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Sunday, July 28, 2013


About The Movie:

The Wolverine picks up with the semi-immortal mutant Logan (Hugh Jackman) looking particularly disheveled, after having spent an unspecified amount of time in self-imposed exile in the Canadian wilderness (following the events of X-Men: The Last Stand). Logan, who is tormented by the survivor’s guilt he’s accumulated over the centuries – having outlived every person he’s cared for – and haunted by recurring visions of his deceased love Jean Grey (Famke Janssen), has abandoned his Wolverine (re: superhero) alter-ego for an isolated existence.

Everything changes when Logan is approached by a mysterious pink-haired woman named Yukio (Rila Fukushima). She informs Wolvie that her employer Yashida (Hal Yamanouchi) – the extremely wealthy founder of a powerful Japanese technology corporation – is on his deathbed and wishes to thank Logan, who saved his life way back in WWII. Logan is hesitant, but  soon agrees to accompany Yukio back to Tokyo, in order to to bid farewell to his old acquaintance – unaware that he’s taken the first step on a treacherous journey that will take him into the sordid underbelly of Japanese society, and leave him permanently altered in a mental, spiritual and physical sense.

What Is Good/Bad About The Movie:

Jackman, as Logan, appears to be in the best physical condition of his career here; furthermore, this film offers the most captivating portrayal of the character put on the big screen yet (how true he is to the X-Men comic books’ depiction – that’s open for debate). Under Mangold’s watch, Jackman successfully brings Wolverine full circle.

Above all else, The Wolverine is informed by Noir traditions, beginning with the opening flashback to WWII and then giving Japan the feeling of the setting for an old-school detective story: shadowy and menacing at night, deceivingly harmless by day. Similarly, Logan is a proper choice for the Noir archetype of an investigating protagonist: he’s emotionally-fragile and vulnerable one moment, and in the next he throws a bad man out a window without even blinking an eye.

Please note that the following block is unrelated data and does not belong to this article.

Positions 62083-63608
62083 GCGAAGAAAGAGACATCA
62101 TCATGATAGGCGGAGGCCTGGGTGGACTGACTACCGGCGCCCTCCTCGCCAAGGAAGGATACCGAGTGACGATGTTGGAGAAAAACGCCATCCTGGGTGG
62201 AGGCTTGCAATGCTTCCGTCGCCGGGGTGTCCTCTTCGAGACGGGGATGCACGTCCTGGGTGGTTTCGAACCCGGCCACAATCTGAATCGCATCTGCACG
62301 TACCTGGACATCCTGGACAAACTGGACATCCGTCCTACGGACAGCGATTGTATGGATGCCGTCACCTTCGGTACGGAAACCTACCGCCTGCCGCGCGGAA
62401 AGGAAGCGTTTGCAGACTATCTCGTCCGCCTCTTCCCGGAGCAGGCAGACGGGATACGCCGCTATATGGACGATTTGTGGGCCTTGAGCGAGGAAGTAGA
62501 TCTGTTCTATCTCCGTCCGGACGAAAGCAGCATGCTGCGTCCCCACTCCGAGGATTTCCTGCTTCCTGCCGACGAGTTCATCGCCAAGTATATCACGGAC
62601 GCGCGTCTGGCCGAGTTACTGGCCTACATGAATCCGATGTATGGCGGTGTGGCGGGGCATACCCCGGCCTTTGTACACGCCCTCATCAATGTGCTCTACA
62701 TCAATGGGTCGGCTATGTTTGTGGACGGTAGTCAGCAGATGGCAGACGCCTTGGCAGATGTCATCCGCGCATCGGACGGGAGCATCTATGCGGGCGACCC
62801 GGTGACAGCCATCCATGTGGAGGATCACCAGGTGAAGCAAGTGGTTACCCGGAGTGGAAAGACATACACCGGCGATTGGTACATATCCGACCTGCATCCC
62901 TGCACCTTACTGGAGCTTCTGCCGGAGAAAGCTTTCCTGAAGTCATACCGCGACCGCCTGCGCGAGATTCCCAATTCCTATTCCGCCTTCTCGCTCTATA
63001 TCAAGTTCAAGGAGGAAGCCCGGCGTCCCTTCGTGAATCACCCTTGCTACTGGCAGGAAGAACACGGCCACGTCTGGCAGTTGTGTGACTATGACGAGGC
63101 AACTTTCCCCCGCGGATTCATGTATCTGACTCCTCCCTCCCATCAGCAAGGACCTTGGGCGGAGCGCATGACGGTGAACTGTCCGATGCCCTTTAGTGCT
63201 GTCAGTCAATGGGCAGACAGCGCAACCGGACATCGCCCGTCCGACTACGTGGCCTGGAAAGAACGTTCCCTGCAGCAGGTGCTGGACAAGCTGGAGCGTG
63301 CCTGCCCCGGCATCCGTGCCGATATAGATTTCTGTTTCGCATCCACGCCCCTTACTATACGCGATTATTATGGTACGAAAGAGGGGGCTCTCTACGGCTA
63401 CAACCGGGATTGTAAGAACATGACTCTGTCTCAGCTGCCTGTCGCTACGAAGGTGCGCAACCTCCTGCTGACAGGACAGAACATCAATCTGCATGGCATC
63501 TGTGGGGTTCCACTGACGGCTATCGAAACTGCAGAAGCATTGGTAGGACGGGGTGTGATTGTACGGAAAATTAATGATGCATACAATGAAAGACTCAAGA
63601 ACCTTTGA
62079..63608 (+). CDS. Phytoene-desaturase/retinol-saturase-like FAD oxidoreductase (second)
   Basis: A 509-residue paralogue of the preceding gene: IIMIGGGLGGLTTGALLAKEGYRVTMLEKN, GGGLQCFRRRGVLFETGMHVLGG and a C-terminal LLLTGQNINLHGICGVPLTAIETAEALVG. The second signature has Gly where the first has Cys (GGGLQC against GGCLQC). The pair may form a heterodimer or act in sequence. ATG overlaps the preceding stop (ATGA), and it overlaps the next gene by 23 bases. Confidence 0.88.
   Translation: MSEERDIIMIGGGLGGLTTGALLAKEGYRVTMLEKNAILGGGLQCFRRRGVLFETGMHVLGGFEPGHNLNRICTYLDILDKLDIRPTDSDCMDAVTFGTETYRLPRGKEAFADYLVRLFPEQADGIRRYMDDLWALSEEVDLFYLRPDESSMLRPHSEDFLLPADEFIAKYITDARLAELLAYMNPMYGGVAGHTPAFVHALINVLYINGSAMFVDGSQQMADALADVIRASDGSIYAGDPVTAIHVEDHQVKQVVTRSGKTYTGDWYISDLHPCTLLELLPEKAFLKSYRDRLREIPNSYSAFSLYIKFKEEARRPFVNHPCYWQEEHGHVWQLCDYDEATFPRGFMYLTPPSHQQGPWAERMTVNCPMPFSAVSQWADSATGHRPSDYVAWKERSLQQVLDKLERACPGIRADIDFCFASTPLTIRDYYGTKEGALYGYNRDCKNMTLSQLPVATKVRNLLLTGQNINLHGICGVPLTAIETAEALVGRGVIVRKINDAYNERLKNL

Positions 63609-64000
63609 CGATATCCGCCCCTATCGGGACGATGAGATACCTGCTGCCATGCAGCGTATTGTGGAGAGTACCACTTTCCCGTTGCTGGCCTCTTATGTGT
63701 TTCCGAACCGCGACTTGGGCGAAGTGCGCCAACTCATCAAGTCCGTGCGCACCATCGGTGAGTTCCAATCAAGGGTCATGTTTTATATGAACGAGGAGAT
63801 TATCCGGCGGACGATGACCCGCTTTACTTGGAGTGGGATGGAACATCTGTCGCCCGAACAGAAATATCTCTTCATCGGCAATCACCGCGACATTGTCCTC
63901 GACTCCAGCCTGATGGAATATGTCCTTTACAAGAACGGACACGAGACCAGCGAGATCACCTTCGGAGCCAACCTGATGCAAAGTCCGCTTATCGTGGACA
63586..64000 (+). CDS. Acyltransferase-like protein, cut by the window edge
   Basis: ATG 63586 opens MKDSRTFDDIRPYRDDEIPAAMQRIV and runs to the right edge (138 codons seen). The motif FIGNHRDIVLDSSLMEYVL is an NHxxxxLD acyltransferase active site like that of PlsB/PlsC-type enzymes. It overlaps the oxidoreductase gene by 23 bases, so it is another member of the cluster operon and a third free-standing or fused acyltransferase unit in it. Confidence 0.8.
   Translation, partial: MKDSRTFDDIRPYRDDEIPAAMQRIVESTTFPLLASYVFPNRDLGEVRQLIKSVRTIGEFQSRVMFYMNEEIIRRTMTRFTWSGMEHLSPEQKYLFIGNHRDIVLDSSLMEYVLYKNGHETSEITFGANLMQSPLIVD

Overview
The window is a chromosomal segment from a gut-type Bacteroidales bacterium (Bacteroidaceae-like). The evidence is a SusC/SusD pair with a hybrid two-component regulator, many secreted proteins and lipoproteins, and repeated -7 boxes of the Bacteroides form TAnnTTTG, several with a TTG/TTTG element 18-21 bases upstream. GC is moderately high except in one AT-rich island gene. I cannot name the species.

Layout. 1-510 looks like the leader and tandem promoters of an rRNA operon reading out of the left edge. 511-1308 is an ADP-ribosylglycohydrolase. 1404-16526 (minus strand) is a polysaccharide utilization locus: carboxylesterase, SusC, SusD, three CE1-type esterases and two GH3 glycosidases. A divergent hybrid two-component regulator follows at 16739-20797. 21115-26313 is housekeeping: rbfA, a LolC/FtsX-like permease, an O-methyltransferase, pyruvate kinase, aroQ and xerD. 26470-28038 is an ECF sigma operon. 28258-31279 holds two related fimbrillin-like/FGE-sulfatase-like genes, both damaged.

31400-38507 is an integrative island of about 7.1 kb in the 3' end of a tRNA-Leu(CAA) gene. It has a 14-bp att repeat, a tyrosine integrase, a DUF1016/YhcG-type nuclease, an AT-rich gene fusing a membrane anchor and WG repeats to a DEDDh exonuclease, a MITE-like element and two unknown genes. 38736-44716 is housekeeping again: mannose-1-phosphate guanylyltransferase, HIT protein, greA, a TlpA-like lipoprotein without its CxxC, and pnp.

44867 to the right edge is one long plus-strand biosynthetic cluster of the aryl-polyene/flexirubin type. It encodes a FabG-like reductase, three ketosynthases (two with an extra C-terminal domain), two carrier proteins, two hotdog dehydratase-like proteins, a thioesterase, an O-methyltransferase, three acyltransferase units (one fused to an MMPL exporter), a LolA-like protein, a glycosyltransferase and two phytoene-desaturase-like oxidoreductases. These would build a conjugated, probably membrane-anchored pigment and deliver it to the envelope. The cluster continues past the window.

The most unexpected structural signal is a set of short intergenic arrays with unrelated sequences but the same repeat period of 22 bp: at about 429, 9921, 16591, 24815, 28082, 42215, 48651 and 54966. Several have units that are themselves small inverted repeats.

The Wolverine successfully avoids some of the pitfalls that the worst of the X-Men movies fell into – particularly the urge to just load up the screen with as many different mutants as possible – and it definitely treads on some interesting ground thematically, but it never feels like the movie is fully capitalizing on its best ideas. Grief over the death of Jean is a perfect emotional starting point for Logan in the story, but the full weight of that emotion never really hit me.

While the story winds up being fairly straightforward and not everything works perfectly, credit should be given to the film just for trying something different than anything we’ve seen from the X-Men franchise. It doesn’t always work thematically, but Mangold successfully capitalizes on his setting aesthetically, as the director takes full advantage of the nation’s unique architecture, clothing, and even language to make the movie feel unique. It’s also surprisingly refreshing that Jackman is really the only recognizable star in the film, which both helps support the story’s focus and adds an extra fish out of water layer to the narrative.

Overall Grade: B

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